• $\begingroup$ Is it possible that the formation of polar molecules like water naturally want to clump, even though they are overall neutral? I'm thinking of "dirty snowballs" (like I have out my window :) $\endgroup$ Commented Mar 14, 2015 at 16:47
  • $\begingroup$ Water molecules have a large (by molecular standards) electric dipole, so the forces between water molecules are high. However in ice the dipoles cancel out so an ice particle doesn't have a large net dipole and there won't be much of a long range force. However once the ice particles collide there will be very strong short range forces that make them adhere. $\endgroup$ Commented Mar 14, 2015 at 16:49
  • $\begingroup$ Do you suppose the clumping charge could come from Van de Graaff action? $\endgroup$ Commented Mar 14, 2015 at 17:04
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It's exactly as you say in your last sentence. Gas clouds can become big or dense enough to collapse on themselves. The page on Jean's instability has the relevant collapse requirements along with a lot of other good information. The following arguments are taken right from The Physics of Stars, by A.J. Phillips.

The gravitational energy of a cloud of gas can be evaluated with $$ E_{GR} = - \int_{m=0}^{m=M} \frac{Gm(r)}{r}dm \Rightarrow -f\frac{GM^2}{R},$$

where $f$ is a constant that depends on the mass distribution. For a spherically symmetric cloud, $f=\frac{3}{5}$, but it will be higher if the center of the cloud is more concentrated. For the rest of a rough calculation the book assumes $f=1$. The thermal kinetic energy of the cloud is just $\frac{3}{2}NkT $. The condition for onset of condensation is $|E_{GR}| \gt E_{KE}$. This implies a gas cloud of radius $R$ can condense if the mass exceeds $$ M_J = \frac{3kT}{2G\bar{m}}R.$$ It also implies a cloud of mass $M$ can condense if the average density exceeds $$ \rho_J= \frac{3}{4\pi M^2} \left[\frac{3kT}{2G\bar{m}} \right]^3.$$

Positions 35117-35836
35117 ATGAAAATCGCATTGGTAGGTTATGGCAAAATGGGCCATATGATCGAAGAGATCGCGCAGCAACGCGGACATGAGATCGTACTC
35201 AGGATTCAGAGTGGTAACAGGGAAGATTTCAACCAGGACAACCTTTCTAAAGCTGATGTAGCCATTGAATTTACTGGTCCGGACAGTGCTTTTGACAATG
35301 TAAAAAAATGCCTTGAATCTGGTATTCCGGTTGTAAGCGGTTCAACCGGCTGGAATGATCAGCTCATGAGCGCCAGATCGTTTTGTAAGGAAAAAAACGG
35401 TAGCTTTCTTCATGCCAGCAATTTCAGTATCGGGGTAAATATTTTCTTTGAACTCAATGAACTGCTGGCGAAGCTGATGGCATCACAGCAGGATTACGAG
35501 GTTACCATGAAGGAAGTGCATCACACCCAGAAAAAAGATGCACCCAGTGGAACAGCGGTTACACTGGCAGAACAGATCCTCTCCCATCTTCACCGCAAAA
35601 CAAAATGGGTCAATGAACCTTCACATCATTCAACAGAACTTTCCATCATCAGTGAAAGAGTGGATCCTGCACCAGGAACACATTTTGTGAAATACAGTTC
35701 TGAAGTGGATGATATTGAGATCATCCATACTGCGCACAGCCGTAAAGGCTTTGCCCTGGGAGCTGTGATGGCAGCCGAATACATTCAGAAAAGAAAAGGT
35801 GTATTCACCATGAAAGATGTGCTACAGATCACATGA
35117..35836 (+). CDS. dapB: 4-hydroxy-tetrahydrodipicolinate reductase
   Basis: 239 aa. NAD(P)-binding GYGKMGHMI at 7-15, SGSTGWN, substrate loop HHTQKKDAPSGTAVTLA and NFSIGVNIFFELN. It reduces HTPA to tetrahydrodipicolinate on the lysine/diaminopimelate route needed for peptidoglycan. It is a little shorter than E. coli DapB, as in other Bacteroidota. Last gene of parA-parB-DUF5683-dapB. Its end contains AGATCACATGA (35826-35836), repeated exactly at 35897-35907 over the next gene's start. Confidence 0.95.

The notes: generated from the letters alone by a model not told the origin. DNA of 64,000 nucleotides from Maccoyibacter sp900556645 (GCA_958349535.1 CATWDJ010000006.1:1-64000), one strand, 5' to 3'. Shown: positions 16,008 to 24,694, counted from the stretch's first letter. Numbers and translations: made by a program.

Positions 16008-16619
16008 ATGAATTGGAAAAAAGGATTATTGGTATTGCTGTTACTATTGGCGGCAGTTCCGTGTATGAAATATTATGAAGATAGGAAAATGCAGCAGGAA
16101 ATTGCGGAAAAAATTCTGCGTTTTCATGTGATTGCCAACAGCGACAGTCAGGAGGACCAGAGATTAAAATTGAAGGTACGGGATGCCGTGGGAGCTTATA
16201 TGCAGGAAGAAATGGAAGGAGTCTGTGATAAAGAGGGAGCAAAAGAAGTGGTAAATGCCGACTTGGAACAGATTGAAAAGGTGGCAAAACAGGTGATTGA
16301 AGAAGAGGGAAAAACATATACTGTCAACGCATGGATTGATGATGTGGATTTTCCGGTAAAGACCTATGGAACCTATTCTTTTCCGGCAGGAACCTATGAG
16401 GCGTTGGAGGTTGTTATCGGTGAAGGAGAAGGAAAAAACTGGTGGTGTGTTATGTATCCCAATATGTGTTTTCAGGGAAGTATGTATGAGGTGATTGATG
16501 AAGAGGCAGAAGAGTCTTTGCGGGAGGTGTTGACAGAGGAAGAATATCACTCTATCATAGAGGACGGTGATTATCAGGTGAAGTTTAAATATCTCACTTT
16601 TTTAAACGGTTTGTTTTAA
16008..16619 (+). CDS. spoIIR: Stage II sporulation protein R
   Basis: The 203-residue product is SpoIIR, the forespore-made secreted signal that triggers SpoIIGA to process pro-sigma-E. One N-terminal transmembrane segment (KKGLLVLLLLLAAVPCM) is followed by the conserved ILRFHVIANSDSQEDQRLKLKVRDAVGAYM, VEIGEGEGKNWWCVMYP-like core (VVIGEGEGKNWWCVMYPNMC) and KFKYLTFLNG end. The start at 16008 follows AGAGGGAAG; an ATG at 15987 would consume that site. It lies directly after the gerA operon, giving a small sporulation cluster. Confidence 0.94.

The text plugs in some numbers for a quick example. A cloud of molecular hydrogen at 20 K with a mass of $2\times10^{33}$kg, or 1000 solar masses, condenses with a density of $10^{-22}$kgm$^{-3}$, or $10^5$ molecules per cubic meter. The critical density of a cloud with only 1 solar mass is a million times higher.

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  • $\begingroup$ OK, that's a big help. I wonder if it extends to planetary dust clouds. I mean, we see things like comets. I wonder how they are formed. Rather than, say, disintegrated? $\endgroup$ Commented Mar 14, 2015 at 15:46
  • $\begingroup$ Yeah a collapsing dust cloud explains the gas giants, but not so much the smaller bodies. I'm not sure what specifically happens there. Maybe the heavier elements are just 'sticky' enough so they clump through random collisions, as opposed to gases. $\endgroup$ Commented Mar 14, 2015 at 15:58
  • $\begingroup$ Jean's analysis as written here is incomplete for the matter of planetary formation because of the tidal influence of the primary. Presumably this just skews the shape of the collapsing region (to a oblate spheroid with the short axis pointing through the primary?) and adds a correction term to the requisite mass density without effecting the overall sweep (heh!) of the argument. $\endgroup$ Commented Mar 14, 2015 at 17:15